Before Vera Wang was, well, Vera Wang — aka one of the most eminent American bridal and fashion designers — she worked as an editor at Vogue. Before that, she spent 13 years as a competitive figure skater and had dreams of an acting career, the latter of which were dashed when she was at Sarah Lawrence. “I realized in the first semester that there weren’t going to be any roles for the Chinese-American girl,” Wang, now 73, tells Bustle.
But a summer job as a sales assistant at Saint Laurent would launch her on an entirely different trajectory, one in which she realized that she was meant to work in fashion. A YSL frequenter tapped her to join the ranks of Vogue, and by 28, Wang was “fully ensconced” in her career at the iconic magazine.
“I didn’t really have much of another life [outside of Vogue]. That’s why I remember it so clearly,” she tells me as she looks back on her world in 1977. Wang eventually would leave Vogue to take a job as a design director for accessories at Ralph Lauren before starting her own eponymous brand in 1990. She’s since crafted wedding gowns for such icons as Gwen Stefani, Ariana Grande, Mariah Carey, Alicia Keys, Hailey Bieber, and Kim Kardashian.
One of her latest ventures (which is delicious, btw), is Vera Wang Party Prosecco, which I sipped on as we chatted about her time at Vogue, her personal style in her late twenties, and why she eventually pivoted from editorial to design. Read on to hear about Wang’s life at age 28.
Take me back to 28, when you were working at Vogue.
I worked my way up from being what they called a “rover” — like Range Rover [laughs] — they move you around and have you try several different jobs. I really learned fashion from the ground-up. I covered the younger designers — I remember Marc [Jacobs]. They would bring in clothes for us to review, and we would choose what we were going to shoot. One day I walked out of what we call a run-through and said, “I think I saw more clothes between noon and 5 than most people see in a lifetime.”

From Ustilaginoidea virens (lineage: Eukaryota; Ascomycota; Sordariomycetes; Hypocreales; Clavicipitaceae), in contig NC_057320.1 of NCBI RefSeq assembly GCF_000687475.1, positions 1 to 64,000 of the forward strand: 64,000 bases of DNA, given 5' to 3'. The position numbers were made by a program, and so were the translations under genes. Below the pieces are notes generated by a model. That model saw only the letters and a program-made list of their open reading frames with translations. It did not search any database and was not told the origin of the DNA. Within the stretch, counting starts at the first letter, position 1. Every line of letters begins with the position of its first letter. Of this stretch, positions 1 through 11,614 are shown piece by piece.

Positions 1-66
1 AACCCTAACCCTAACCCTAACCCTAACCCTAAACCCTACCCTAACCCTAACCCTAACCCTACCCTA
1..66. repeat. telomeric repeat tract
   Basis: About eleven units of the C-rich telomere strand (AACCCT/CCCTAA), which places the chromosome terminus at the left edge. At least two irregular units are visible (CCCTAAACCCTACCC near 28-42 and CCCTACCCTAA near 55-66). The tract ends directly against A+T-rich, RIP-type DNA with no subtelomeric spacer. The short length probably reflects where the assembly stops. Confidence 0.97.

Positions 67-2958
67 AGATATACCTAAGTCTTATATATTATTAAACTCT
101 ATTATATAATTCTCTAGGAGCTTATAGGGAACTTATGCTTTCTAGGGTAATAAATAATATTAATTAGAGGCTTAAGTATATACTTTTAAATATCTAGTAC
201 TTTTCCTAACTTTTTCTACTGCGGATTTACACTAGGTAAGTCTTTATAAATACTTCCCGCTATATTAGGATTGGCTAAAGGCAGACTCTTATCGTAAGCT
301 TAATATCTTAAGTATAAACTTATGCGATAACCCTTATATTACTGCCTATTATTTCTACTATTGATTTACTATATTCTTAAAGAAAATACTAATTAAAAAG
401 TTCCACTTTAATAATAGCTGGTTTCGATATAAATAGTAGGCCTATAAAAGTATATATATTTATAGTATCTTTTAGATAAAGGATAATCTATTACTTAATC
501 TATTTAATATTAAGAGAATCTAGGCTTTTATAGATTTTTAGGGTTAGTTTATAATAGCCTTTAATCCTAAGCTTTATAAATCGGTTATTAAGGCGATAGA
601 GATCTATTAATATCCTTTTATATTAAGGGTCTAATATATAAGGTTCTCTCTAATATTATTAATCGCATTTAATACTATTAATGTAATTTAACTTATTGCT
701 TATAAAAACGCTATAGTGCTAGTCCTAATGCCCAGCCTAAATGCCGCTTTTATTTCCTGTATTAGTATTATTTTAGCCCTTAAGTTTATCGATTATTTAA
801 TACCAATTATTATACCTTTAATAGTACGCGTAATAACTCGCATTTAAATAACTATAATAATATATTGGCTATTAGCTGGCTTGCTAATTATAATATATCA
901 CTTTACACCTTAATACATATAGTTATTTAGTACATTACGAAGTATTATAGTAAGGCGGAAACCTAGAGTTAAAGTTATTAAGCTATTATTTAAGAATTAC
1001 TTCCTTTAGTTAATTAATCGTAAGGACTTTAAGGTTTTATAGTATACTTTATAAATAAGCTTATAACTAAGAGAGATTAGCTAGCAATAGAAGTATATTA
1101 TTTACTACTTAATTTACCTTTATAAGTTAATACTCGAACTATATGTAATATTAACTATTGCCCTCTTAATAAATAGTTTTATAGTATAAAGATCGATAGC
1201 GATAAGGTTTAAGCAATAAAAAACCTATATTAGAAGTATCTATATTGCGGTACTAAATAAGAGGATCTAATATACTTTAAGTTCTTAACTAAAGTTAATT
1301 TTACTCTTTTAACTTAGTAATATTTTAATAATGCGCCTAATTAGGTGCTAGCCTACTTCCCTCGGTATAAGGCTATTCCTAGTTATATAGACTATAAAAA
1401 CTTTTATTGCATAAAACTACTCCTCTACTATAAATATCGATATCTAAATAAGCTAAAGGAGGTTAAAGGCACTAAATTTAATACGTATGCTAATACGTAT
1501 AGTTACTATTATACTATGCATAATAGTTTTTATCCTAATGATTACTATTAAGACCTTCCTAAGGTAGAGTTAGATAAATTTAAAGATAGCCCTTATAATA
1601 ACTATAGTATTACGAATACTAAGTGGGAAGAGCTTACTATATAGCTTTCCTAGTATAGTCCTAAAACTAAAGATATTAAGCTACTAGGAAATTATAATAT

I styled all the shoots and was traveling between September and April. I was probably only home two weekends — I was at shows and shooting in Paris. By 28, I worked my way to senior fashion editor, and my entire life was fashion and my career. When I joined [the magazine] it was bi-monthly. Can you imagine producing 24 issues in a year? And it was bigger in those days. That was Vogue back in the days of Irving Penn and Richard Avedon.
Certainly, at 28, I was well on my way into this industry. I knew my path was in fashion. I didn’t know I would still be working as hard as I am.
At this time, did you ever think you might have your own fashion company?
No. I didn’t feel I was qualified. After studying art history in Paris, I graduated and thought I might go to a design school like Central Saint Martins in London, but my father said he wasn’t paying for any more education. He wanted me to go to Yale Law or Harvard Business School. He said, “If you think you’re such a big hot shot, go get a job in fashion.” So I lucked out with the job at Vogue. But after styling other people’s clothes for so long, I still had in me this desire where I felt that I could do [design] too. I’m the kind of person who would buy a Saint Laurent jacket and examine how it was made from the inside out.
What was your personal style like then?
It was as it is today — very styled. I was an editor at Vogue, so I didn’t wear clothes in a normal way. I was wearing candy-striped Norma Kamali leggings. I would wear a Kenzo shearling jacket. I wore T-shirts that were like rugby shirts by Agnès B. I’d wear a beautiful coachmen’s jacket with leggings or crazy trousers. It was even more eclectic than I am now. I would do high-low [looks]. I would wear a $1.50 bandana in my hair or around my neck and pair it with a $1,800 blazer from Saint Laurent.
I’m not as much of a dress girl — oddly enough for someone who designs a lot of dresses. In my own personal style, it was always about mixing unlikely things.
What was a typical Friday night like for you at 28?
Friday night at 28 was clubbing. Studio 54. There was nothing ever like it, before or after. The beautiful thing about Studio 54 was that it was so inclusive. It wasn’t about a group of extremely wealthy people from the Upper East Side nor was it about only insider fashion people. Nor was it about stars like Halston and Andy Warhol. It was a mix, and it gave you this kind of freedom and acceptance. It had a much more democratic acceptance of age and of what you did. What you did need to have was a certain feeling of cool. But that’s what made Studio so famous. I went to all these clubs that tried to copy it, but there was only one Studio.
What advice would you give to your 28-year-old self?
I would say that patience is a virtue, and you have to give yourself enough time to really learn and invest.
This interview has been edited and condensed for clarity.